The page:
AUSTIN, Texas — Gov. Greg Abbott on Wednesday blasted the indictment of more than a dozen Austin police officers for alleged excessive force during the May 2020 racial justice protests — and dangled the possibility of pardons for them.
“Those officers should be praised for their efforts, not prosecuted,” Abbott said in a statement. “Time will tell whether the accusations against the courageous Austin police officers is a political sham. Time will also tell whether I, as Governor, must take action to exonerate any police officer unjustly prosecuted.”
The indictments accuse the 19 officers of using deadly weapons to injure nearly a dozen demonstrators and threatening them with serious bodily harm during the May 2020 protests against police brutality following the killings of George Floyd in Minneapolis and Michael Ramos in Austin.
Each officer faces two counts of aggravated assault, a first-degree felony when committed by a law enforcement officer. The charges are punishable by five to 99 years in prison, or a fine of up to $10,000.
Abbott would need a majority of the Texas Board of Pardons and Paroles, a board appointed by the governor, to approve any pardon issued by his office.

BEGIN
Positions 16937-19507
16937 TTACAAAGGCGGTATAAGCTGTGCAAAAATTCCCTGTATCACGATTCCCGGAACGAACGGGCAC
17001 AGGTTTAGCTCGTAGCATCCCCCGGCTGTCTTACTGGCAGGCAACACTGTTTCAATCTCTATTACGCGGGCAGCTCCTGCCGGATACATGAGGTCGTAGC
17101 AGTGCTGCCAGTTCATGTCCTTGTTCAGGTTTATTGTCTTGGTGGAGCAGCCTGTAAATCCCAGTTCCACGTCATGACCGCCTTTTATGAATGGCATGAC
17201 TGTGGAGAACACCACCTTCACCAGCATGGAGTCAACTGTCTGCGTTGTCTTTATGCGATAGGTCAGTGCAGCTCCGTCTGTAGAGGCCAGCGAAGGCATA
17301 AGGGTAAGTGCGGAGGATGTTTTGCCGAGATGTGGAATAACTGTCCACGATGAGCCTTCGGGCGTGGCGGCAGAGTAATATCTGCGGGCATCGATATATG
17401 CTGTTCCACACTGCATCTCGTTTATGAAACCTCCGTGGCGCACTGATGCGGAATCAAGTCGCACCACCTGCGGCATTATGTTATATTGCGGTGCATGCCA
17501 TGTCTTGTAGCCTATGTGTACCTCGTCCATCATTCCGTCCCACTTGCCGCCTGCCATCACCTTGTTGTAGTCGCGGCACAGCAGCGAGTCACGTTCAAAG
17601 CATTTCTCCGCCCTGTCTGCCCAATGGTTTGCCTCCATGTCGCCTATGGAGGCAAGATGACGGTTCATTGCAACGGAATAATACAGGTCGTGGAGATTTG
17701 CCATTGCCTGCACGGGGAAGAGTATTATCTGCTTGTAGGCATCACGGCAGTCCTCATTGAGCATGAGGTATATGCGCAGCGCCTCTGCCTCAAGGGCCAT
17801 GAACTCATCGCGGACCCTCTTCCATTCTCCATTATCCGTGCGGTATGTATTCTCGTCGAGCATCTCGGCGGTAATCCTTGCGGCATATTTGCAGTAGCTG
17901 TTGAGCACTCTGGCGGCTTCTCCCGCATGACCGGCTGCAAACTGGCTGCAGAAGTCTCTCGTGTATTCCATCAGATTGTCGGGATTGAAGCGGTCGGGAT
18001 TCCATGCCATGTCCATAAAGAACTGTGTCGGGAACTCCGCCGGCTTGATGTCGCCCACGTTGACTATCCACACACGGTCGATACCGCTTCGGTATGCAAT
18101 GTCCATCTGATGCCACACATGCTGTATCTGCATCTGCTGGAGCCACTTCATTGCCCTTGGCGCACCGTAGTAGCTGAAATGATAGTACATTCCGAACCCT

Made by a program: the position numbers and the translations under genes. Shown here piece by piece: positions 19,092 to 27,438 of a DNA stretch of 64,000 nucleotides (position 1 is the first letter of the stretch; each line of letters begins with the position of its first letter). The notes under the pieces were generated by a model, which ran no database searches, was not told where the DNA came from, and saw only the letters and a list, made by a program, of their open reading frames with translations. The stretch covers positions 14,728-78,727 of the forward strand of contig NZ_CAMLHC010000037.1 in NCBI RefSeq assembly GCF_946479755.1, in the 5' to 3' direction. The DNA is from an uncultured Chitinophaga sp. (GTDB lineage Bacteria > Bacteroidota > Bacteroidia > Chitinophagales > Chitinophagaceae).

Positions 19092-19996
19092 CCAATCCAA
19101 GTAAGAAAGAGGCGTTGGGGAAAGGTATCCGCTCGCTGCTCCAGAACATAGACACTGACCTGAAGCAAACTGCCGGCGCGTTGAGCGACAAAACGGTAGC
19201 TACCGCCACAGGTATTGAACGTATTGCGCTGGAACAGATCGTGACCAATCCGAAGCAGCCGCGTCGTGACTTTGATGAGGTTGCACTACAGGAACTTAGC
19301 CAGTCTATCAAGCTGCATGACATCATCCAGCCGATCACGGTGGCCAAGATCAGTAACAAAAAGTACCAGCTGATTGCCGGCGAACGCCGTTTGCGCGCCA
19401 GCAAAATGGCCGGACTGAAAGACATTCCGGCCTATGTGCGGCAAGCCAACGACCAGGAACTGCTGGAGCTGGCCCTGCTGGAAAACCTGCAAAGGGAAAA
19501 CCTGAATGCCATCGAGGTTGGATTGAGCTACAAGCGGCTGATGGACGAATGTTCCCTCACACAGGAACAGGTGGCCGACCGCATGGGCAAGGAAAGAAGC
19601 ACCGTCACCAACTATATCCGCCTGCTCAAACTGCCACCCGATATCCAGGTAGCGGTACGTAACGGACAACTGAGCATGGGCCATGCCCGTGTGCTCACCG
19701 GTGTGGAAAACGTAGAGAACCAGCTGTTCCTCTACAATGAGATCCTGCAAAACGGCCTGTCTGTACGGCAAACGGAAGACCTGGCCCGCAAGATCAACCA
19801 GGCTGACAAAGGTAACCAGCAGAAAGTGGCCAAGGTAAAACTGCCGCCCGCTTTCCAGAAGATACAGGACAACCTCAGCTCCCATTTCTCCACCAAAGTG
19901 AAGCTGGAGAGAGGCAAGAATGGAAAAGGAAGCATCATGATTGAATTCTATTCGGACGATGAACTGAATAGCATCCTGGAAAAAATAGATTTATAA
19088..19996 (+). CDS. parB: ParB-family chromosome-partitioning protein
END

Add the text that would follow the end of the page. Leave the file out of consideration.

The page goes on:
Staff writer Sneha Dey contributed to this report. This is a developing story; check back for details.
"Gov. Greg Abbott floats pardons for Austin police officers charged with excessive force in 2020 protests" was first published by The Texas Tribune, a nonprofit, nonpartisan media organization that informs Texans — and engages with them — about public policy, politics, government and statewide issues.
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This article originally appeared in The Texas Tribune at https://www.texastribune.org/2022/02/23/Abbott-Austin-police-indictment/.
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